Hello, it’s been a little longer since the last post than I anticipated, as I’d hoped to have a few more things finished to show you all. Now I’ve gone and waited so long that this is likely to be a slightly longer post than usual. There are two things I want to show you, both of which we’re quite excited about, so I’m going to jump right in so I can get to some pictures!
First things first, remember that beautiful future ceiling from the last post? Well, we finally got it up and I have to say, these pictures don’t do it justice. We weren’t thrilled about having to put so many screws in it, but we used brass ones at the recommendation of Matt’s parents and it did turn out quite well. It feels so good to have something completely finished. There are so many things in various stages of construction right now, so having the ceiling done is motivating and is going a long way in making this all feel more real.
I’m not sure if I’ve mentioned yet that we’re using sheep’s wool insulation. You can’t use adhesive with it, so many people hold it in place with string to prevent it from shifting or falling out of the ceiling and walls. We opted to just work in sections instead, shoving the wool batts between the ceiling and the roof as we went. I’m not sure if we’ll be able to take a similar approach when we get to the walls, but at least for the ceiling this was more efficient.
With the ceiling up and the final frame pieces for the fan and the vent in place, all that’s left is to pop in the overhead lights!
The other thing I want to show you all is the backsplash I made for the van kitchen. I found this idea when I was searching for mountain mural tutorials after seeing one someone had painted in their house. This friend had stuck to muted colors (think misty morning mountains), and my initial thought was that a mural could be a good way to have a little fun with the van interior without overwhelming such a small space. Once we decided to set in the walls a bit wherever we could to maximize usable space though, I had to scratch the mural idea. I decided instead to go with another idea that kept popping up. This one was for a DIY mountain wall hanging made from small strips of wood.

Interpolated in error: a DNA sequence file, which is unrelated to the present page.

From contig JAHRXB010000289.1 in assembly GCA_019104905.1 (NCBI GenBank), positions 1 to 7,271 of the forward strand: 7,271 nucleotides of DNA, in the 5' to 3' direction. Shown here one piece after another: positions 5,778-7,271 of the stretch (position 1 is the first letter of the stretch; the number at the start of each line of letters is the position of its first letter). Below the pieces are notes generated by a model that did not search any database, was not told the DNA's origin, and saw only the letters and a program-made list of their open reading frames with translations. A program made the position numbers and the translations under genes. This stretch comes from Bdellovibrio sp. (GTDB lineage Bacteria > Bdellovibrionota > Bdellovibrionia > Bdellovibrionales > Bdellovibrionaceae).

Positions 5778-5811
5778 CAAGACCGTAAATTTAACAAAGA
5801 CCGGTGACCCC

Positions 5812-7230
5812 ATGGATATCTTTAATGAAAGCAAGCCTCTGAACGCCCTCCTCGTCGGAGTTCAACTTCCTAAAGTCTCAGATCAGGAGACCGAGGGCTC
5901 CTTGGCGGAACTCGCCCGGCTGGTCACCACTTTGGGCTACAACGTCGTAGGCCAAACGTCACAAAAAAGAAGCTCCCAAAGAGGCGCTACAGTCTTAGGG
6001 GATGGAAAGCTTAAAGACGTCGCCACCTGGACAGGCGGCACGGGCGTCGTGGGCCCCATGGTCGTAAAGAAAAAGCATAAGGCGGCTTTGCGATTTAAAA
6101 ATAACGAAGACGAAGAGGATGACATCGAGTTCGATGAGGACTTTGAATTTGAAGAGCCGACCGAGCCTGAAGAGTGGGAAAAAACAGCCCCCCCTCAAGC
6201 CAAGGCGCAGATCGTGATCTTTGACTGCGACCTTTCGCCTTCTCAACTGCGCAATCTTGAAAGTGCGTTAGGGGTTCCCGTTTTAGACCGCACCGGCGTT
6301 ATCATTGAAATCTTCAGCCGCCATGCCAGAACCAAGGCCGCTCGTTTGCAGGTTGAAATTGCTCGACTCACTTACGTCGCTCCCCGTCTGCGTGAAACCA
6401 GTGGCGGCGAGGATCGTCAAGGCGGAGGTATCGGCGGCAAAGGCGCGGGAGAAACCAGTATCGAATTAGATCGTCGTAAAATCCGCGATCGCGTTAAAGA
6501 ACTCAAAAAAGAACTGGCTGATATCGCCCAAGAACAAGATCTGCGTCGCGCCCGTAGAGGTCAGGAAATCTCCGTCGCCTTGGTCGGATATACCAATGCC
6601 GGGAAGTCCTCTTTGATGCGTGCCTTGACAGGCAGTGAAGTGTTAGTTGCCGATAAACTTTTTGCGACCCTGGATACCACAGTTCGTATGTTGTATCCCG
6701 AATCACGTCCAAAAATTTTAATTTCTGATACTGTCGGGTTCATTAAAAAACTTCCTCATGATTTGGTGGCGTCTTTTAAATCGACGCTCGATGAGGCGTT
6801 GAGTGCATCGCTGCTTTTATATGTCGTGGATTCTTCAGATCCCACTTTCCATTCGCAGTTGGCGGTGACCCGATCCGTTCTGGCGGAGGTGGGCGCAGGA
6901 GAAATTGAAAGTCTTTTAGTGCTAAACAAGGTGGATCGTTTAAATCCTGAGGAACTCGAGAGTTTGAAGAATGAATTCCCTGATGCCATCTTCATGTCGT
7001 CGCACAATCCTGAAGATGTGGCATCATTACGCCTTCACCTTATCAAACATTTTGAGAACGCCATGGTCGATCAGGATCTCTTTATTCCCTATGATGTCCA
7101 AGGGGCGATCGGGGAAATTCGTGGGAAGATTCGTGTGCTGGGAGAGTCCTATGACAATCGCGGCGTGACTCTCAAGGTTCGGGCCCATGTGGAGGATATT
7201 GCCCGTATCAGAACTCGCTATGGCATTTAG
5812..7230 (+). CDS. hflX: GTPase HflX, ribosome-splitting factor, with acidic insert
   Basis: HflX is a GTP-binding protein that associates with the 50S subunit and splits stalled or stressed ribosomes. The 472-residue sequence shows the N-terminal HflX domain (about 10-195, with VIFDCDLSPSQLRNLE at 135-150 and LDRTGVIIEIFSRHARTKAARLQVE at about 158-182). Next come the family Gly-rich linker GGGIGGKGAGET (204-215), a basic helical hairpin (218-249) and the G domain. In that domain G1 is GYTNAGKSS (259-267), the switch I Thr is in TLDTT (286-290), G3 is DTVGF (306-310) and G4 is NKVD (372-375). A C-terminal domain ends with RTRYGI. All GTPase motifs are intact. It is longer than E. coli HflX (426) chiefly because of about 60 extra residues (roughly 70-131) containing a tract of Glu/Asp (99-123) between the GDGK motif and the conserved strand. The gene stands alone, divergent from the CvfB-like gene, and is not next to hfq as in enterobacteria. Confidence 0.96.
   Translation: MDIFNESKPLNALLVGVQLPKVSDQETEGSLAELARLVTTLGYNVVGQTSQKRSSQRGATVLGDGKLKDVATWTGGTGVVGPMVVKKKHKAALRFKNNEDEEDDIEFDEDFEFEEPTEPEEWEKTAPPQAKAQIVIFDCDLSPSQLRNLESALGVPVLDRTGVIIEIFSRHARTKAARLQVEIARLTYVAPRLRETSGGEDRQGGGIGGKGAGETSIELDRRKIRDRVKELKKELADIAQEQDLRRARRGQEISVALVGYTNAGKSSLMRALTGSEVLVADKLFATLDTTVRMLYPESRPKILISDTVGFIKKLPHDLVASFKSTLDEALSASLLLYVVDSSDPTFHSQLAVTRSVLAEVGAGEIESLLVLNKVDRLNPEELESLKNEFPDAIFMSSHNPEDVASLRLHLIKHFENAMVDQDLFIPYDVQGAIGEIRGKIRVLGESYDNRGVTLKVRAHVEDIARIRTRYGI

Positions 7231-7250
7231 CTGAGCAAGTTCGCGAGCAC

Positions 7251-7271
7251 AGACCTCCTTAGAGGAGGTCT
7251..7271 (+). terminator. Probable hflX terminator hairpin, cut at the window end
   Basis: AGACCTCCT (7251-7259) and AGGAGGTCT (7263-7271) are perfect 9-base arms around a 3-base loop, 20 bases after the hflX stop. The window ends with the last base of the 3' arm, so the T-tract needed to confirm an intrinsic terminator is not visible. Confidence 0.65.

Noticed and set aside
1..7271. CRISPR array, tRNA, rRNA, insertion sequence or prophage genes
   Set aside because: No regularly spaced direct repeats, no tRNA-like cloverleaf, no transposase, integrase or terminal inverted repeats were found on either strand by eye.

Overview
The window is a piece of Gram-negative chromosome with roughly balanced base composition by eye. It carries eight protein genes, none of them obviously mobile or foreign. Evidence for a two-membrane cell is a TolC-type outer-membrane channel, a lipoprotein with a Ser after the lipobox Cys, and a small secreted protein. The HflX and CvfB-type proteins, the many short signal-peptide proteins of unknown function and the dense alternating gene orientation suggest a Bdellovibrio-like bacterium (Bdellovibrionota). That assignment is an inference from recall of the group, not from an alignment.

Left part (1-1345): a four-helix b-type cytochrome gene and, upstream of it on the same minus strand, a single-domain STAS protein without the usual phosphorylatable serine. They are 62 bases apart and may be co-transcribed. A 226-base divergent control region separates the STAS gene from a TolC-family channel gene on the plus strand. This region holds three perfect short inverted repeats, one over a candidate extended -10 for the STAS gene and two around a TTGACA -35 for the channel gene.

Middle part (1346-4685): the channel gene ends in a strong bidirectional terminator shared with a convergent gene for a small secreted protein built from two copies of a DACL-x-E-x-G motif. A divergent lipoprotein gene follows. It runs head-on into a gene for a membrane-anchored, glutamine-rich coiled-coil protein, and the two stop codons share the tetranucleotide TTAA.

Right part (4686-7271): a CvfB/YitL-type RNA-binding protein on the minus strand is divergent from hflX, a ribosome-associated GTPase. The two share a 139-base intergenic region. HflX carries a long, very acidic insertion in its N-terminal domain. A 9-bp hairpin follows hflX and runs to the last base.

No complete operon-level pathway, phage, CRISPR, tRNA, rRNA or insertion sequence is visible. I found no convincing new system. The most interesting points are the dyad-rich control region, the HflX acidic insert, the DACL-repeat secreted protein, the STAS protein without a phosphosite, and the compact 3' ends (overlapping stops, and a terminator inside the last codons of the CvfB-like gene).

A little side note here, if any of you have looked much online at other people’s campervans, you’ve likely seen how many people use a lot of natural wood in their build. Matt and I both like how that looks, but we’re trying to be mindful of how much weight we’re adding so as not to overload the van by the time we’re done. We’re using thin, lightweight paneling on the walls, and probably would have done something similar on the ceiling had we not pulled the cedar from the dumpster. Given that there won’t be quite as much natural wood in our van as we’d like, getting a little more in as a backsplash was all the more appealing.
Last week I drove to Maine to spend several days with my parents. I’d intended to show up and surprise my mom on her birthday, but as I gathered together all the projects I planned to bring with me I realized she and my dad deserved a heads up! Until now, all of the work on the van had been done at either our apartment or Matt’s parents’ house, so I was excited to have a few things to work on with my family to get them involved as well.
The backsplash was truly a group effort, between my dad’s troubleshooting and taking the time to help me get everything cut, Emma brainstorming a few aspects of it with me, and my mom providing some sanity checks and helping me get it assembled as I ran out of time. There was a slight delay in getting started, because when I tested the stain on the wood I had intended to use it didn’t take very well at all. I ended up picking up some long paint sticks instead, the ones you use for 5-gallon buckets, along with a few strips my dad cut for me when those ran out.
Overall this didn’t take quite as long as I was worried it might, thanks to my dad’s help getting everything cut and my mom’s help getting the pieces back into the correct arrangement. It was a little tedious making sure the back of each piece was clearly labeled, but I figured that was better than running the risk of things getting mixed up and then taking longer to reassemble.
Because of where this is fitting into the wall, only about half of this framed section will be visible, hence the mountains not going all the way to the bottom. I marked on the frame where the countertop will hit (you can see the blue tape on the side) and went a few inches below that. Going much lower than I did would have added unnecessary weight.
I brought it back to the apartment like this and have been putting a few coats of poly on it this week. Hopefully it will be going in the van sometime in the next week or two, I’ll be sure to share another picture once it’s in!
One thought on “Paint Sticks and Pinterest”
Nice work all round, Annie! Can hardly wait to see the backsplash installed. Aunt Aline
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